“I take it he’s not good at losing,” I said to Justin once Sebastian had disappeared around back.

“Not really,” Justin said. “But I wouldn’t count him out yet.”

8

Georgina

In the half hour since I’d gotten Frank’s number and sent Sebastian sulking, I’d learned more than I cared to know about Fortnite from Derek. He was mid-sentence when he paused and looked behind me. “Looks like you might have some competition, George.”

My heart sank. I knew instantly what Derek was referring to. Maybe Sebastian wasn’t sulking after all. There were generally only three reasons for a man to separate from the pack—food, alcohol, or sex—and since the bar was fully stocked on the first two, I wasn’t surprised to turn and find Sebastian alone at a table with an attractive woman.

A very attractive woman with a nose ring, a sleek, winding forearm tattoo most people could never pull off, and long, honeyed hair to match her long, golden-skinned limbs.

“Damn, she’s fine,” Albert said. “Sorry, George, but Sebastian’s going to score higher in that department.”

Justin agreed as he made a note in his pad. “Attractiveness of date,” he murmured. “Ten out of ten.”

I frowned. They didn’t have to rub it in, although I suspected they’d given Sebastian grief as well. No wonder he’d looked so cranky after my ten minutes with François. What had I expected, though? I was clearly out of my league. Sebastian had what women wanted, and he knew it. I hadn’t needed to experience much of his charm to know its potency. Not to mention his actual job was curating a style, conduct, and sex bible for men all over the world.

Did he have all the answers? No, otherwise Vance wouldn’t have called me in. But was he miles ahead of the pack? Probably. Exhibit A—he’d been the first man in a long time to spark my curiosity and pebble my skin with just his words.

It was safe to say where women and sex were concerned, he knew what he was doing. The woman’s eyes sparkled as she set her elbows on the table and laughed. Sebastian turned her forearm up and traced the lines of her tattoo. She bit her bottom lip and I almost did too just wondering how it would feel for him to touch me with such focus, such interest.

He was making my attempt at game look like child’s play, and I didn’t have to stick around to watch. Not only was I about to get pummeled, but the jealous thoughts forming in my head weren’t going to help anything.

I turned and signaled for Santino to close my bar tab.

Justin leaned over to me. “You’re not going to sit back and let him win, are you?”

“This has been fun, but I should get home,” I said and thought, Bruno, Luciano, and Tim Gunn are waiting for me.

“But he’s had it too easy for too long. If I know Seb, he’ll have this girl hanging all over him by the end of the night.” Justin ducked his head to catch my eye. “Provided he doesn’t encounter any, ah, turbulence.”

It would take more than a few bumps and jolts to knock Sebastian out of the sky. Justin thought I could still win this challenge, but in order to do so, I’d have to pull out all the stops. I looked back over my shoulder at the new couple that could only be described as beautiful. Had it always come as easy to Sebastian as Justin had said, or had he battled through an awkward stage like the rest of us?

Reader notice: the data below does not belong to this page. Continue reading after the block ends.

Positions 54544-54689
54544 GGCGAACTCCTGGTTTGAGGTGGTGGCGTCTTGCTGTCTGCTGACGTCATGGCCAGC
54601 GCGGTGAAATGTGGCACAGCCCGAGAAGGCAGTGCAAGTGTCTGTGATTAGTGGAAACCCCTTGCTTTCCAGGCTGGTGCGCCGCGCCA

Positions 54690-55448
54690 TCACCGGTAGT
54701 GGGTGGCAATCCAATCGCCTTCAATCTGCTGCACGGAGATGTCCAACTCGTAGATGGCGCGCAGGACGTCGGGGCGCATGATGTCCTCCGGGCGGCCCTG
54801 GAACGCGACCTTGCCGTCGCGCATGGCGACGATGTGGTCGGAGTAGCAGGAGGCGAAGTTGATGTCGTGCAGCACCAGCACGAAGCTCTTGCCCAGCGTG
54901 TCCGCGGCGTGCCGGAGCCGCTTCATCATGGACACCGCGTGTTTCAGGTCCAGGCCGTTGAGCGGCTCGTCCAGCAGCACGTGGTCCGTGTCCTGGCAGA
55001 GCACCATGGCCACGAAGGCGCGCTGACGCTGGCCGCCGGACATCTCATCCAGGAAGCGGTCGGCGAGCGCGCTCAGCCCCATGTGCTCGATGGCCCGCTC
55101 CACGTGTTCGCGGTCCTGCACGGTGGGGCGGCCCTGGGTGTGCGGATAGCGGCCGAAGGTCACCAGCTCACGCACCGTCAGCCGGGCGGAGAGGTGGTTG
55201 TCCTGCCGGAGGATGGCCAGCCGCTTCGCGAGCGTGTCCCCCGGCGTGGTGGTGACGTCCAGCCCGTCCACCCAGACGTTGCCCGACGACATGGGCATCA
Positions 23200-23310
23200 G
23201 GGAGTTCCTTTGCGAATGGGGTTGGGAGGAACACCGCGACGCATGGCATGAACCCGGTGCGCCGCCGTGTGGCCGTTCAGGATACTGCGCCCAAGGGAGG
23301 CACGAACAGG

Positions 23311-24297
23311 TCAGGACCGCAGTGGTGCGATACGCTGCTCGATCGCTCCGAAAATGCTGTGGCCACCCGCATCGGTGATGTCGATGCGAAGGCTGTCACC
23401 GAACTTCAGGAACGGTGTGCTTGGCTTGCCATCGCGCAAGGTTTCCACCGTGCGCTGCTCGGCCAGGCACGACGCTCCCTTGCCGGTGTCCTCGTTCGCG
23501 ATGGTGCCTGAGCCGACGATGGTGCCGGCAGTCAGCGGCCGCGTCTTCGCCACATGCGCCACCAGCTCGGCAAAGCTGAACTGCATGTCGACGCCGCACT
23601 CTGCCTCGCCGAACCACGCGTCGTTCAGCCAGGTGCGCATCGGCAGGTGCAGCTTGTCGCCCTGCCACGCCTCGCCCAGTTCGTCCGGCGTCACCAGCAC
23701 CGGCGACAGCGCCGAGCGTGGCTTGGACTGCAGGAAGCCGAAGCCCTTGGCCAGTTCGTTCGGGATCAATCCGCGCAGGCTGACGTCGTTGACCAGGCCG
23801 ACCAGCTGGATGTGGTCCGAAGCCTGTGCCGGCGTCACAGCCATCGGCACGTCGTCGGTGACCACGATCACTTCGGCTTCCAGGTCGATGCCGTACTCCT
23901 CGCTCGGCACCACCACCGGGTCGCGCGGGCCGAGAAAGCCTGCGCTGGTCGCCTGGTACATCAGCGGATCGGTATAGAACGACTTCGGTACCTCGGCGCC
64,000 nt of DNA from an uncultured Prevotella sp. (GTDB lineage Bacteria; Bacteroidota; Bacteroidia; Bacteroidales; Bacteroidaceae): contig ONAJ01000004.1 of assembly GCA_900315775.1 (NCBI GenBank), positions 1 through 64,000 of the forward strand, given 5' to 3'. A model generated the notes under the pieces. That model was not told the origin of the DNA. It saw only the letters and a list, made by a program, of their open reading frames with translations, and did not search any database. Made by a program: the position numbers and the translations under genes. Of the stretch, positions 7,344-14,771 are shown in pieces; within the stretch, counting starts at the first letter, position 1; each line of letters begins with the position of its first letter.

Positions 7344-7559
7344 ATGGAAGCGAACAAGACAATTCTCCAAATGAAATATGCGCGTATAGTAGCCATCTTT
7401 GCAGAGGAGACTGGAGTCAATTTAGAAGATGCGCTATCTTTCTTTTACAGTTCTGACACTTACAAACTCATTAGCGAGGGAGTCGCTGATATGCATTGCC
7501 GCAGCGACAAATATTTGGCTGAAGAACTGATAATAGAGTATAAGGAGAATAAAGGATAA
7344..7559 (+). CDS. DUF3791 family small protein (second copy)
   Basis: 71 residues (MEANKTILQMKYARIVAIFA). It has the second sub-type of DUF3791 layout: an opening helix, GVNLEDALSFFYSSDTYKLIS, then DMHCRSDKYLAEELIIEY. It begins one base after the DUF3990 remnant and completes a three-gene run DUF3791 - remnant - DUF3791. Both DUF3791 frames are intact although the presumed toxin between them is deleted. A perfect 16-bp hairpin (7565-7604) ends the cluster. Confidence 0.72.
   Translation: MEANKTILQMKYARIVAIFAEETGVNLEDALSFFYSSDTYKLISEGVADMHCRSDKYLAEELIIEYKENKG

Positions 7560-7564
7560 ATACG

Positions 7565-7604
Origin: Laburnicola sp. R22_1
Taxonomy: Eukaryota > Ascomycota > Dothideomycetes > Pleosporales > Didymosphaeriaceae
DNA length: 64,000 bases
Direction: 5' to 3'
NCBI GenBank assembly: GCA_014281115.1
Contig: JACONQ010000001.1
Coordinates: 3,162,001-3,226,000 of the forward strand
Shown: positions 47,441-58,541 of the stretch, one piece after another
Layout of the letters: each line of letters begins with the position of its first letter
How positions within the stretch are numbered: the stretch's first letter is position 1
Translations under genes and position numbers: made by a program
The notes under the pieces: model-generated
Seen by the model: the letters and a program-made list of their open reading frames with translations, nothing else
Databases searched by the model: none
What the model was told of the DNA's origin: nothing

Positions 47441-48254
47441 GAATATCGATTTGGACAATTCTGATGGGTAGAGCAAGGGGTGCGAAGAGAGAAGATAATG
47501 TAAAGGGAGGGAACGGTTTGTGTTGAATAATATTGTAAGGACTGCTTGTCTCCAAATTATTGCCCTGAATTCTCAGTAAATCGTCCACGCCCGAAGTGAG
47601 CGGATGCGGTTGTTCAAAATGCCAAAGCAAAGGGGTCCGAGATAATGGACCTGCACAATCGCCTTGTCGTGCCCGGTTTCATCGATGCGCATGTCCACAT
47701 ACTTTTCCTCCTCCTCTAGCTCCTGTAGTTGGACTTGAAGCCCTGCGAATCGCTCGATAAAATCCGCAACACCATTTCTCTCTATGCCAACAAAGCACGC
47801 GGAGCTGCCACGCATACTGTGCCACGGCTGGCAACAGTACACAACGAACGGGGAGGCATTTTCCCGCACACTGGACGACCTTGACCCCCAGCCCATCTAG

“Is sabotage against the rules?” I asked.

“Hmm, let me see.” Justin pretended to check his notepad and said, “Nope.”

I had a choice. Slink away like I normally would and let Sebastian win, or prove that my strength carried outside the office. It would’ve been much easier to resign myself to the life I was clearly meant to have—knitting in a rocking chair, Bruno at my side, empty ice cream pints scattered on the floor. If I were an alien, my mothership would be a Dreyer’s pint. And, okay, I didn’t knit, but that was a minor detail. I’d have plenty of time to learn. At age thirty, I was probably about halfway to retirement, and then I could really lean in. It wasn’t such a bad life.

Unfortunately, the idea of Sebastian winning got under my skin almost as much as the thought of him taking the golden goddess home tonight. I’d had the pleasure of his attention once, and Monday morning was already beginning to feel like a lifetime ago, but I hadn’t forgotten how it’d felt to have Sebastian flirt with me. That alone wasn’t enough to get me out on a limb, but I’d known this job would be a challenge, and apparently that didn’t stop at the office. I owed this to myself.

I racked my brain for a reason to interrupt them. Judging by the way the woman’s eyes were glued to his face, it would take a lot to unstick her. When Santino set the bill holder in front of me, I slid it back to his side of the bar. “Never mind,” I said. “I’m staying.”

“Atta girl,” Justin said. “Take that arrogant asshole down.”

I couldn’t help smiling. “I thought he was your friend.”

“I love the guy, but I love to fuck with him more.”

I sucked in a breath and started toward them before I could chicken out. The woman looked up first, and then Sebastian. His eyebrows rose higher the closer I got. I grabbed a chair from the next table over, pulled it up between them, and planted my ass right on it. “Bravo, Sebastian,” I said breathlessly and began to applaud. “That was excellent work. You’ve come so far.”

His eyes narrowed almost imperceptibly. “I’m sorry . . . what?”

“Oh, no. I’m being rude.” I turned to the woman and stuck out my hand. “Georgina Keller.”

“Um, hello.” She took my hand. “I’m Isabella?”

“Are you?” I asked. I got a scratchpad from my purse, flipped it open, and pretended to read the field notes I’d made a few days back while observing customers in the magazine aisle at Barnes and Noble. “Isabella, can I ask you some questions?” As she opened her mouth, I continued, “On a scale of one to ten, how well would you say Sebastian did at starting a conversation?”

“I’m sorry?” she asked in an accent far lovelier than anyone deserved. Italian, like my mom’s side of the family.

Sebastian drew back. “Georgina—”

“God, where is my brain tonight?” I asked. “I should’ve mentioned this since Sebastian obviously wouldn’t. I’m his coach.”

“Coach?” she asked. “What does that mean?”

“Sebastian and I have been working on some . . . tactics,” I said gently, emphasizing the word as if it were a dirty one. “I’m a renowned pick-up artist—and Sebastian’s dating coach!”